Cardhu 14 2021 Special Release

This is a continuation of my ongoing self reflection of Diageo as a whisky reviewer. All done by reviewing the 2021 Special Releases of Diageo. Much easier than therapy or mindfulness.

Buying Cardhu isn’t easy near me. We don’t have lots of Cardhu come through. You have the standard 12-year-old OB bottling. And… that’s what’s normally on the shelf. There were special releases called “The Cummings of Cardhu”, which… I mean, where have those been the entire time I was reviewing whisky? Talk about missing out, I could have been writing about Cummings? Noted their salty flavour? So sad.

Well today we’re trying a new interesting release, which is a cask strength Cardhu, specifically Cardhu 14 2021 Special Release. This is not only one of the rare Cardhu releases that’s cask strength, but it was also finished in an ex-red wine cask. Last time we had something like this it was in 2019.

But is there a reason Cardhu is released as it is? We can complain and imagine people twirling their mustaches, holding back whisky, tying it to railway crossings because of profit somehow. And yes, blatant hoarding is a problem within capitalism. But maybe, just maybe, they know the whisky hasn’t been that level yet. For all you stock fans, maybe it’s a dog, and they are fine with it making money as a dog.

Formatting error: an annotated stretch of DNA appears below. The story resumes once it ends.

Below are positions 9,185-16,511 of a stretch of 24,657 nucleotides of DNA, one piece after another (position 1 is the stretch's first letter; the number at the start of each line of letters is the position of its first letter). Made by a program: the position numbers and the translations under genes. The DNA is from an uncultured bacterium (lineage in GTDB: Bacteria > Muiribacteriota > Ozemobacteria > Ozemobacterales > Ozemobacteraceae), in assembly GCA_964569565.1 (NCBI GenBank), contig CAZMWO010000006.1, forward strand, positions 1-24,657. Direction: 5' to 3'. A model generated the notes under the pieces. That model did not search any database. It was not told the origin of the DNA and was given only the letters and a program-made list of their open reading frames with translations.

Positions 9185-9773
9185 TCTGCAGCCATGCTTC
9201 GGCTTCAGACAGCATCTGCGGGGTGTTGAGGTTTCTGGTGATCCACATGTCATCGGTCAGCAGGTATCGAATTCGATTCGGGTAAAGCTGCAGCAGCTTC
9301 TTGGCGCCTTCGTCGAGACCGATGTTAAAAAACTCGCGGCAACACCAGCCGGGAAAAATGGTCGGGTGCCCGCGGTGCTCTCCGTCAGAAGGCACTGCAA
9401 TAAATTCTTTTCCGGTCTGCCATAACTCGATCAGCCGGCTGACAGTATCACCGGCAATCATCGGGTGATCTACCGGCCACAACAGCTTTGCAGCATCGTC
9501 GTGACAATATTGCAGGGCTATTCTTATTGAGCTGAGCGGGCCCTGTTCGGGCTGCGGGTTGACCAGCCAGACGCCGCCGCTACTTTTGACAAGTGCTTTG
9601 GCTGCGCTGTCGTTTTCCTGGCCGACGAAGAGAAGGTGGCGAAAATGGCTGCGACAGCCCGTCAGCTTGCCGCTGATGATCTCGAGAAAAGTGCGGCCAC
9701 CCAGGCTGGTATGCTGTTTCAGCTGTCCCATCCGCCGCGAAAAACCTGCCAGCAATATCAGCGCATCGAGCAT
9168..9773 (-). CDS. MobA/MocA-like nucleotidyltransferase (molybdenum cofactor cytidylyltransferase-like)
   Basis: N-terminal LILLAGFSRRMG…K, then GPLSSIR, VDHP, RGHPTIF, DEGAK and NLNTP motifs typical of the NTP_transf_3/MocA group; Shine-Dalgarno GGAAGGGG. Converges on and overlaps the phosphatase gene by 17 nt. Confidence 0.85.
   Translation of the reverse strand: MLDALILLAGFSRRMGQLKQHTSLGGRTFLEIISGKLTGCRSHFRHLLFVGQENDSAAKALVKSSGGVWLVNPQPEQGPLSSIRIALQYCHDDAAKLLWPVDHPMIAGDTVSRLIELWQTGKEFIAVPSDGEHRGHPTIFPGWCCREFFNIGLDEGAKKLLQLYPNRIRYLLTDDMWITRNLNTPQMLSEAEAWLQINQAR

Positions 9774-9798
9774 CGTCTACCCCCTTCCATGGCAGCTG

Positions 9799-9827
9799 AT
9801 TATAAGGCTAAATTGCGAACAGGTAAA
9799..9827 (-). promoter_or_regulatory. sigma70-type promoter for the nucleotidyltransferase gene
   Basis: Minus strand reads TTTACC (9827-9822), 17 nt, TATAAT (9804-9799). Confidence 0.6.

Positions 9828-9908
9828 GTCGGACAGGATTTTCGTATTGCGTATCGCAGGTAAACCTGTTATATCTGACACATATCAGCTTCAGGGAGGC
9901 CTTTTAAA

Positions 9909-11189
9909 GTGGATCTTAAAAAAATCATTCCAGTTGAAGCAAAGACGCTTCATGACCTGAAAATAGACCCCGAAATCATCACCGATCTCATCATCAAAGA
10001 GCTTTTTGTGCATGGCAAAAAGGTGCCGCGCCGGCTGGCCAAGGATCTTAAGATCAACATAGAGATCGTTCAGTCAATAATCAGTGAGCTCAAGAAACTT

Nah, it’s probably the twirling mustache thing. Let’s see how this tastes, shall we?

Price: £ 115

Region: Speyside

**Vintage: 2006

Bottled: 2021

Cask type Refill American Oak / Ex-Red Wine

Abv: 55.5%

Colour: 7.5Y 9/4

Nose: Gravel, apple, soil, wet leaves

Very weak nose. Hard to really pick out much beyond different vegetal and mineral notes. Water didn’t help. No sign of what I associate with a red wine cask (typically close to sherry casks) with any fruit or spice. Maybe it was an earthier red?

Taste: Soil, red delicious apple, butter, powdered ginger

I’ve said before that apples are a good flavour to have in whisky. A common flavour some would point out. Great flavour, in fact. Anyone who has had a red delicious in the past 2 decades knows they are fit for the pigs, but only if you don’t really want tasty pork and the pigs annoy you.

At least there’s some butter here. That’s what I’m focusing on as the rest is very, very earthy.

Finish: Butter, soil, black pepper, old orange

More butter? Good. Orange that tastes like it should have been thrown in with the pigs bad apple banquet? Not so good. More earth? Great.

Conclusion: At least this has butter. The soil parts didn’t taste like mushrooms or had earthy notes like cumin or really any other food I could list off. They tasted like licking your lips after gardening. And your fingers.

The rest is rough fruit notes and some heat. The good news is I don’t think there’s anyone tying these casks to rails or keeping them from us. I went down a bit of a rabbit hole looking for previous cask strength Cardhus, and after the 80s they fell off a cliff for independent bottlings. And even those cask strength specials aren’t that well rated. So perhaps they need to revisit the stills.

Like they did with Mortlach… which I’ll complain about another time.


Scotch review #1530, Speyside review #433, Whisky Network review #2250

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